Author and Poet Alex Wheatle Comes To The PowerHouse Library

Author and Poet Alex Wheatle
Enthusiastic book lovers gathered at The Powerhouse Library in Manchester last night for the latest exciting Manchester Children’s Book Festival Event. Performance Poet and author, Alex Wheatle dropped by to talk about his life and his new Young Adult novel Liccle Bit.
Alex began by telling the audience about his upbringing. Taken into care at the age of three, Alex suffered dreadful abuse in a children’s home and was particularly traumatised when his best friend was suddenly taken from the home by social workers. As a result of the traumas and bullying he suffered, Alex went on to have huge behavioural difficulties and was moved around between lots of different homes and schools.
Alex signs copies of Liccle Bit
Eventually Alex ended up in a home in Brixton, his birthplace, where he began working as a lookout for a notorious crime lord. After becoming involved in the 1981 Brixton riots, he ended up serving ten months in prison and it was here that Alex discovered a love of reading and began to turn his life around. He said, “After that, I didn’t get into any trouble. I just read and read.”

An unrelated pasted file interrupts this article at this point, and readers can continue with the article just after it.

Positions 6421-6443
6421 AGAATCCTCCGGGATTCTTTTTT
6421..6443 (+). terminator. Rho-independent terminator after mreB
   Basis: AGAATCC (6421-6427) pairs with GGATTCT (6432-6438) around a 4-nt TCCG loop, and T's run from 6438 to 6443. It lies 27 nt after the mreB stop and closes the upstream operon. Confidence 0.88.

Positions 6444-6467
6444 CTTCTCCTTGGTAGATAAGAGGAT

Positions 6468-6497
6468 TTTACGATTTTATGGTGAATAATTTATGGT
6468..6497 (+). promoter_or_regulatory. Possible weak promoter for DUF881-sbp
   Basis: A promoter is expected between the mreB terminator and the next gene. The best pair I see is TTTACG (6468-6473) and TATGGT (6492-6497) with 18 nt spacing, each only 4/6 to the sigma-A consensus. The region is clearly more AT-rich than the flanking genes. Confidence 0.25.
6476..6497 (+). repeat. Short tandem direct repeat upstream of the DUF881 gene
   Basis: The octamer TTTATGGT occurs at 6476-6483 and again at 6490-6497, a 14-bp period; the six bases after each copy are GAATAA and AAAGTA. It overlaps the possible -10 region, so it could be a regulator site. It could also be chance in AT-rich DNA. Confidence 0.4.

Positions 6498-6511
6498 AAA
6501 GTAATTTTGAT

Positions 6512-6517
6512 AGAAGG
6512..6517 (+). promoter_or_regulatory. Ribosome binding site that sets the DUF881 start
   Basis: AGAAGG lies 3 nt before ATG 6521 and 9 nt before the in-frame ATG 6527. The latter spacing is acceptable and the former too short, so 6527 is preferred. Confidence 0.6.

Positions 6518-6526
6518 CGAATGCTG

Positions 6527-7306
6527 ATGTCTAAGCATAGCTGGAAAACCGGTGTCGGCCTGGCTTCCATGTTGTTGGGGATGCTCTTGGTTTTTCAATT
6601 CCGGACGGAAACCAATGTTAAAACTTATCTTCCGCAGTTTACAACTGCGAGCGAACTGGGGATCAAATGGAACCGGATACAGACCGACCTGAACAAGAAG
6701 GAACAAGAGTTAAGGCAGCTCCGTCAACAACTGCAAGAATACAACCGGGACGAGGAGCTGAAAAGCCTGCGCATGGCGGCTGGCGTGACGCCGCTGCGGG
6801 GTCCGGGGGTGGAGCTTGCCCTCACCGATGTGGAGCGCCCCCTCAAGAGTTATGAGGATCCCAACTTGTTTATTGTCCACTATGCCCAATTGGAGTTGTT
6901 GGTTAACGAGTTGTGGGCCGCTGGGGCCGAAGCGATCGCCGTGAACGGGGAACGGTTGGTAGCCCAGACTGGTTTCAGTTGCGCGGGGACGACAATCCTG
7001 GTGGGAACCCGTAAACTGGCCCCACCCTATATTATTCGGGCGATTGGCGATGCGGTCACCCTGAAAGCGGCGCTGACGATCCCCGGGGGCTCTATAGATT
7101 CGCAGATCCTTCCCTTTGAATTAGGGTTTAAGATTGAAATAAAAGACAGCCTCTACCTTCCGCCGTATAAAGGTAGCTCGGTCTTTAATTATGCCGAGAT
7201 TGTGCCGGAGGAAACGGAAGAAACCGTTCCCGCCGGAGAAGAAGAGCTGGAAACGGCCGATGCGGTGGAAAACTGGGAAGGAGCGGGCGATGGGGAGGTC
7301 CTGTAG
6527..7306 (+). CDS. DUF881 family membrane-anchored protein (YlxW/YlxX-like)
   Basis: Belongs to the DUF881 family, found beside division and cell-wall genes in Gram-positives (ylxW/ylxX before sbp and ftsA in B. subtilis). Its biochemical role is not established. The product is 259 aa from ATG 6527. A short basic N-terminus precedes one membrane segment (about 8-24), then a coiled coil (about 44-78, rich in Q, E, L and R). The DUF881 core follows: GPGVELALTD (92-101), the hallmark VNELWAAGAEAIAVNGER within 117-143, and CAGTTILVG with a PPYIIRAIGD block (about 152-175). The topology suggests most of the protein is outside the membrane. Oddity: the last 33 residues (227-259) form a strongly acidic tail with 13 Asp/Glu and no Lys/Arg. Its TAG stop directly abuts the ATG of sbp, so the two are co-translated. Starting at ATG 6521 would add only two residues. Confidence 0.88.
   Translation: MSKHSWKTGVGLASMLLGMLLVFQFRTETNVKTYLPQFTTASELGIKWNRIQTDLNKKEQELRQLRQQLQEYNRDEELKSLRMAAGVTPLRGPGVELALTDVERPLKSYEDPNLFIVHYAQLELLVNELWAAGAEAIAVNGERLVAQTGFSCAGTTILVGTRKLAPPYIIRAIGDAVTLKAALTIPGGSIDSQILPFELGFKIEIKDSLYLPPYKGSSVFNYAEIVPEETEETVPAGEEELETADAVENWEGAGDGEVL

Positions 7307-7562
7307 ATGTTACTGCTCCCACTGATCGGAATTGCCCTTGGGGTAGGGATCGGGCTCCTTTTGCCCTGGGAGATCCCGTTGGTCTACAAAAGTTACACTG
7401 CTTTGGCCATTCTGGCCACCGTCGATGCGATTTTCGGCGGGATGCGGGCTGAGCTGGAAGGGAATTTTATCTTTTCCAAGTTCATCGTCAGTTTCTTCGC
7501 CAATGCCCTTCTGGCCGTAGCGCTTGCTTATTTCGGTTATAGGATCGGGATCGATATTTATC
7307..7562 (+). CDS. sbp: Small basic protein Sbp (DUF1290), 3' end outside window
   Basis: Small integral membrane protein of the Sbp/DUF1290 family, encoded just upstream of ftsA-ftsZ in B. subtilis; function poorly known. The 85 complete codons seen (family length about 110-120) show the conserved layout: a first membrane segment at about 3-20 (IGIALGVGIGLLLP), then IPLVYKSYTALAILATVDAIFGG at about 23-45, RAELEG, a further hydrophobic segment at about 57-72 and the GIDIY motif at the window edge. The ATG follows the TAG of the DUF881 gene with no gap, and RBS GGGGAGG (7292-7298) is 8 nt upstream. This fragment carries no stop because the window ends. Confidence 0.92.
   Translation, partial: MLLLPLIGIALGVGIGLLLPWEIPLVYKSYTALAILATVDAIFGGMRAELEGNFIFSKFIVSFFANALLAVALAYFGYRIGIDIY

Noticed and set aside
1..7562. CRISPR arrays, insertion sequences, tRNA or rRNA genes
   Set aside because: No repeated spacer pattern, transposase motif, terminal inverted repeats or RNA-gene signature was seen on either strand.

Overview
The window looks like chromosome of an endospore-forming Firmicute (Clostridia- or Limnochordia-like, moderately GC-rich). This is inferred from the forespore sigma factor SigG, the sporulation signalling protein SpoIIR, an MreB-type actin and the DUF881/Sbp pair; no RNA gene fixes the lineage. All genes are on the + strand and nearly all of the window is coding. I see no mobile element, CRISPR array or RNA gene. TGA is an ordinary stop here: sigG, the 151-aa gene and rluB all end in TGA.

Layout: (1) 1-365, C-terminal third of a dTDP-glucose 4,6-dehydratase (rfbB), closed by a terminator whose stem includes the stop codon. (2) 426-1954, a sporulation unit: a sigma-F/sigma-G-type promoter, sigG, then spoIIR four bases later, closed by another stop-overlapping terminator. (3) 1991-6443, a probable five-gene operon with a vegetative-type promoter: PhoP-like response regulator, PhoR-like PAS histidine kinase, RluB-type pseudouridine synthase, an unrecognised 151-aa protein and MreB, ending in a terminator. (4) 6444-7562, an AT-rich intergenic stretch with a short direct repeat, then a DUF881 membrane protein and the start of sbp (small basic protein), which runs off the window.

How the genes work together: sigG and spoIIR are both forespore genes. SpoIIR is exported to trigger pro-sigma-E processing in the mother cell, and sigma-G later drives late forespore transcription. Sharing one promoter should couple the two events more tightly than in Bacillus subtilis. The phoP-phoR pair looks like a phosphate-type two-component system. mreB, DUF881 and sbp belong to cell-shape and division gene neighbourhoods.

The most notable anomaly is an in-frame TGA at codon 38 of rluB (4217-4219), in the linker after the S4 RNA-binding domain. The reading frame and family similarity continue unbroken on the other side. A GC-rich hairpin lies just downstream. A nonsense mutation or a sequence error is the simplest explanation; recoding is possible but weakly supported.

After he was released, Alex began to experiment with writing his own song lyrics and poems. He began to perform under the pseudonym, Yardman Irie, and treated the library audience to a rendition of his song Uprising. It was only when he again met the young friend he had lost at the children’s home that Alex began to consider writing about his life. He said, “My friend said, ‘Alex, man, our lives have been a joke. Maybe you should write a book about it.’ So I did.” This led to the publication of Alex’s first novel, Brixton Rock and Alex eventually being awarded an MBE for his services to literature.
After telling his story, Alex read an extract from his latest novel, Liccle Bit. The novel tells the story of 14-year-old Lemar’s challenging life, but like the author’s life story, carries a message of hope. Alex said, “To think that someone like me could write a book. It’s unimaginable. You guys in the audience are all blessed with some kind of talent. Go out and look for it.”
Liccle Bit is available now from Urmston Bookshop
To find out more about all the exciting events at the Manchester Children’s Book Festival, see our What’s On guide.

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